Wagner said at last week's County Commission meeting that the county has interpreted its sign code as prohibiting people from holding signs, although the ordinance doesn't specifically address the issue. Staff are assessing the code to determine if any changes should be proposed.

The city of Gainesville's sign code is silent on the issue of human sign-waving, according to an email from spokesman Bob Woods. The city's ordinance, however, includes a prohibition on portable signs as well as on signs in the public right-of-way, with exceptions.

The question of the county sign code's constitutionality revolves around the First Amendment right to freedom of speech. Although commercial speech is protected under the amendment, Wagner said it has historically received fewer regulatory protections in the realm of the courts than noncommercial speech such as political sign-waving or panhandling.

This case, whatever the outcome, shouldn't have an impact on panhandling or the use of political signs, said Gary Edinger, a Gainesville-based attorney with First Amendment expertise who is working with the county on this case.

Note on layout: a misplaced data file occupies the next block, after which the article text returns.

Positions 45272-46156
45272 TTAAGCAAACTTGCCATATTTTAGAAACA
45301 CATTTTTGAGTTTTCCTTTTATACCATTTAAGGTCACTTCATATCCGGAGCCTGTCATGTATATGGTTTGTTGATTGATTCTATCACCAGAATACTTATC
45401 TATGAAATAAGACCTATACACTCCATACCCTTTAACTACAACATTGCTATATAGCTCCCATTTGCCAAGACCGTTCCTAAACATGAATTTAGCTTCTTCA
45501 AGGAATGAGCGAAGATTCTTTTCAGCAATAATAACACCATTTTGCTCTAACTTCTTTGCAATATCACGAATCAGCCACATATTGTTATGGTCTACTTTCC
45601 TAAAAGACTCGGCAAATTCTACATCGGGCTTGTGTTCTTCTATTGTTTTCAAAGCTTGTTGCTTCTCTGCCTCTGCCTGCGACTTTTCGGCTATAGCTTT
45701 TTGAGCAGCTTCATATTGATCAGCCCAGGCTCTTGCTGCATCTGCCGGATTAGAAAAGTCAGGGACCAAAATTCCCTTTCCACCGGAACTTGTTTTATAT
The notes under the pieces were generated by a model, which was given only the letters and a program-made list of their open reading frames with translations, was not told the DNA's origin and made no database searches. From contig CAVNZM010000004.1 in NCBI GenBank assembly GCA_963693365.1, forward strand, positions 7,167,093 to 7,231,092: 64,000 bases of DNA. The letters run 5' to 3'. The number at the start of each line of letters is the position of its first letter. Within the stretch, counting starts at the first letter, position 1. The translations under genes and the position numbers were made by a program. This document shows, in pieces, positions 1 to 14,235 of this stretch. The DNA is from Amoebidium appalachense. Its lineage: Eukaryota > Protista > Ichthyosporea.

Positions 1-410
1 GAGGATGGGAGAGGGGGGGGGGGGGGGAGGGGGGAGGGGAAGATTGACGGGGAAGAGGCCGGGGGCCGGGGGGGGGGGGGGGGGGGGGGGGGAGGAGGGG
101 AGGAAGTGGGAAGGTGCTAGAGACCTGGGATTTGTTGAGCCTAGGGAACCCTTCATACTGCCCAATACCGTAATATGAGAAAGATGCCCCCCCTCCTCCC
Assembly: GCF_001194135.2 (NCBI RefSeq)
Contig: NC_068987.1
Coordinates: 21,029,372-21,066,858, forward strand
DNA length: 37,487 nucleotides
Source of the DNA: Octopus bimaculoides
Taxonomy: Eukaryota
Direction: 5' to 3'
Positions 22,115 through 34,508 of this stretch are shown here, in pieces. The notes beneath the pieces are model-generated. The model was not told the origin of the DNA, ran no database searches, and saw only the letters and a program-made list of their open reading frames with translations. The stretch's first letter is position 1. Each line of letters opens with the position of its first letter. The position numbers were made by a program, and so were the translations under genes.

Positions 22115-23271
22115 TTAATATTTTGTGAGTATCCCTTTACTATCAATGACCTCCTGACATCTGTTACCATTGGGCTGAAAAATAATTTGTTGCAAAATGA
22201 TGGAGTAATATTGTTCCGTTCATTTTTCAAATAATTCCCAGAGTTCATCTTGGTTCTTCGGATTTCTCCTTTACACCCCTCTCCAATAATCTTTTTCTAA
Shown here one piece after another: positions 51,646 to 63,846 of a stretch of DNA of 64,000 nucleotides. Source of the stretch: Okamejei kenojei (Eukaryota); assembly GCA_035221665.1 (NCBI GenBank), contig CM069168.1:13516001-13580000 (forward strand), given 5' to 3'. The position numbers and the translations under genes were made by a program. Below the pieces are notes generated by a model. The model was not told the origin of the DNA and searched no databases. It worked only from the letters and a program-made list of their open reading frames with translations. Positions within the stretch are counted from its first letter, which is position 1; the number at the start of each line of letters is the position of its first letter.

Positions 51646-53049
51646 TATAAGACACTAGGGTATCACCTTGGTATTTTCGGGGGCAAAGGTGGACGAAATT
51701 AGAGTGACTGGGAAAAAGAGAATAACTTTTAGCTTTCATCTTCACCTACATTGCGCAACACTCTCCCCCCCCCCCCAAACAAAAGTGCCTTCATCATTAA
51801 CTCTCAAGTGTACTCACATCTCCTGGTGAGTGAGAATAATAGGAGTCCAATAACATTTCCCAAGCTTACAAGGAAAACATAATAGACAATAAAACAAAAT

The County Commission approved Edinger's hiring last week. His services are estimated to cost about $75,000, although the eventual total could be above or below that figure. The county will pay for Edinger's work, as well as for the case's overall legal fees, using its self-insurance fund.

If the county loses the case, it may also need to pay Precious Metal Group's legal fees.

While the county's sign code could infringe on First Amendment rights, the court gives more leeway to regulating signs than most other areas of speech, Edinger said. Additionally, courts aren't usually very lenient with plaintiffs in these cases.